Bart Chilton, Commodity Futures Trading Commission Commissioner, appeared on CNBC's Squawk Box Tuesday to discuss having his eye on the digital currency Bitcoin.
The peer-to-peer electronic cash system isn't currently managed by a central authority, and because Bitcoin is accepted by many people and merchants globally, a good portion of its trade in commercial use is believed by many to be used for illegal activities, such as the purchase of guns and drugs, human trafficking and international gambling.
Additionally, Bitcoin is a roller coaster in terms of its value.
"It's huge. I don't have the exact numbers, but the volatility in it is amazing, I mean, it's gone up to where one Bitcoin is worth $266 bucks, it's gone back down to $50, it's about $110 right now," said Chilton.
Despite the risks of illegal activity, Chilton isn't 100 percent certain that the Bitcoin should be regulated. He said that if anyone is going to regulate it, however, then the CFTC should consider taking a shot at it.
"If it's a commodity that is used as a derivative. So if somebody's buying it and holding it for the future, then it's something that we at least could regulate, squarely," said Chilton.
But how could the CFTC find the grounds for which to regulate an internationally accepted currency in the United States?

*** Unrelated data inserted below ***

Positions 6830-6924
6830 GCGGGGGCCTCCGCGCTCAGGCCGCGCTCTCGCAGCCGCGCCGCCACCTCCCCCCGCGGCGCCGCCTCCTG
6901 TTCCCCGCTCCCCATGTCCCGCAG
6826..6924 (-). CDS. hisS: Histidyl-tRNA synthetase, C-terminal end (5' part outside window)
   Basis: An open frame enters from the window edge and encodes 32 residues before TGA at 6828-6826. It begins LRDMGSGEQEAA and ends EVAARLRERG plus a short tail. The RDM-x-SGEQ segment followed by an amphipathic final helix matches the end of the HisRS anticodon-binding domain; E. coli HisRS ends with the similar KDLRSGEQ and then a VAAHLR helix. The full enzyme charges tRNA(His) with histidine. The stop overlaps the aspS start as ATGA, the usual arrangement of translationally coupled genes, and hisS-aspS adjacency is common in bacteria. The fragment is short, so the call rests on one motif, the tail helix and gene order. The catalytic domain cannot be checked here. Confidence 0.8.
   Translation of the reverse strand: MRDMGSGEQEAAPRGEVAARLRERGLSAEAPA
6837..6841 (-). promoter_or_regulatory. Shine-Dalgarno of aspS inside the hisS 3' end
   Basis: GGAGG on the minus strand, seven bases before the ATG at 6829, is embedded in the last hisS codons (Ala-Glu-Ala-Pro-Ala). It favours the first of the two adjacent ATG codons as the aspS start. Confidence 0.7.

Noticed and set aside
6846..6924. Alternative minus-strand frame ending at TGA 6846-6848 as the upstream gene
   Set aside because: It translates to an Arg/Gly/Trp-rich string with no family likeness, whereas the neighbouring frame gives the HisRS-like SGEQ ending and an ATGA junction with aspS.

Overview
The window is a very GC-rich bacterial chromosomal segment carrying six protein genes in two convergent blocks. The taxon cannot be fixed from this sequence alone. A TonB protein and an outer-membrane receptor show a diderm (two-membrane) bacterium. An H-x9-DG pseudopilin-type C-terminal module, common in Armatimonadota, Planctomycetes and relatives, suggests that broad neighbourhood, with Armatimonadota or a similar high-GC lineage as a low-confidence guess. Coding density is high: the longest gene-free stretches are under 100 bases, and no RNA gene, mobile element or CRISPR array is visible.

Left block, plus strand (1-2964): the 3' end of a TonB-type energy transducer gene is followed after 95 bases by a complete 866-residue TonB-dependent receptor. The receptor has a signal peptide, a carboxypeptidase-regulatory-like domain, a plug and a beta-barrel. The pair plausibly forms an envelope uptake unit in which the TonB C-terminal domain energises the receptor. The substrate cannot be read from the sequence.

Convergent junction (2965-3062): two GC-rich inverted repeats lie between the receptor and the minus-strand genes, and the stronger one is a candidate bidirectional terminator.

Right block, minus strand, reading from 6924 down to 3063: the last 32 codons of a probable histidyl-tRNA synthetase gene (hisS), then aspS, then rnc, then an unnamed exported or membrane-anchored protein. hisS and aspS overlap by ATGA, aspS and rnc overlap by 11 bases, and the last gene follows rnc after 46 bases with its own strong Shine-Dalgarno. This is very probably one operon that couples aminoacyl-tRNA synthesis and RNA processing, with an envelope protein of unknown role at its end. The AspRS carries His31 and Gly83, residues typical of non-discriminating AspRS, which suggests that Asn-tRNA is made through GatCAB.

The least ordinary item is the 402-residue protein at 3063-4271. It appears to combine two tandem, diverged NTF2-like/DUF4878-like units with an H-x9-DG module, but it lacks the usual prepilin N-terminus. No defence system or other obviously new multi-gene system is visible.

"They're traded all over the world, and that's one difficulty, I mean it's a cyber currency, so how do we get to it? And the answer, if we wanted to, and the answer is that, if it's traded in U.S. commerce, if it's traded on our computers, we could potentially oversee it," said Chilton.
"Now again, we have to look at the facts and circumstances, but people are actually loosing real money on this."
Chilton said that the CFTC might want to insert a credential regulation if people aren't being backed up due to issues like transactions not clearing or the lack of a margin requirement. According to Chilton, regulating Bitcoin prevents it from being a house of cards that can impact people.
Chilton emphasized the importance of not letting a shadow currency that can potentially go towards illegal activities go unchecked. "My job's a regulator. I'm going to look after it," said Chilton.
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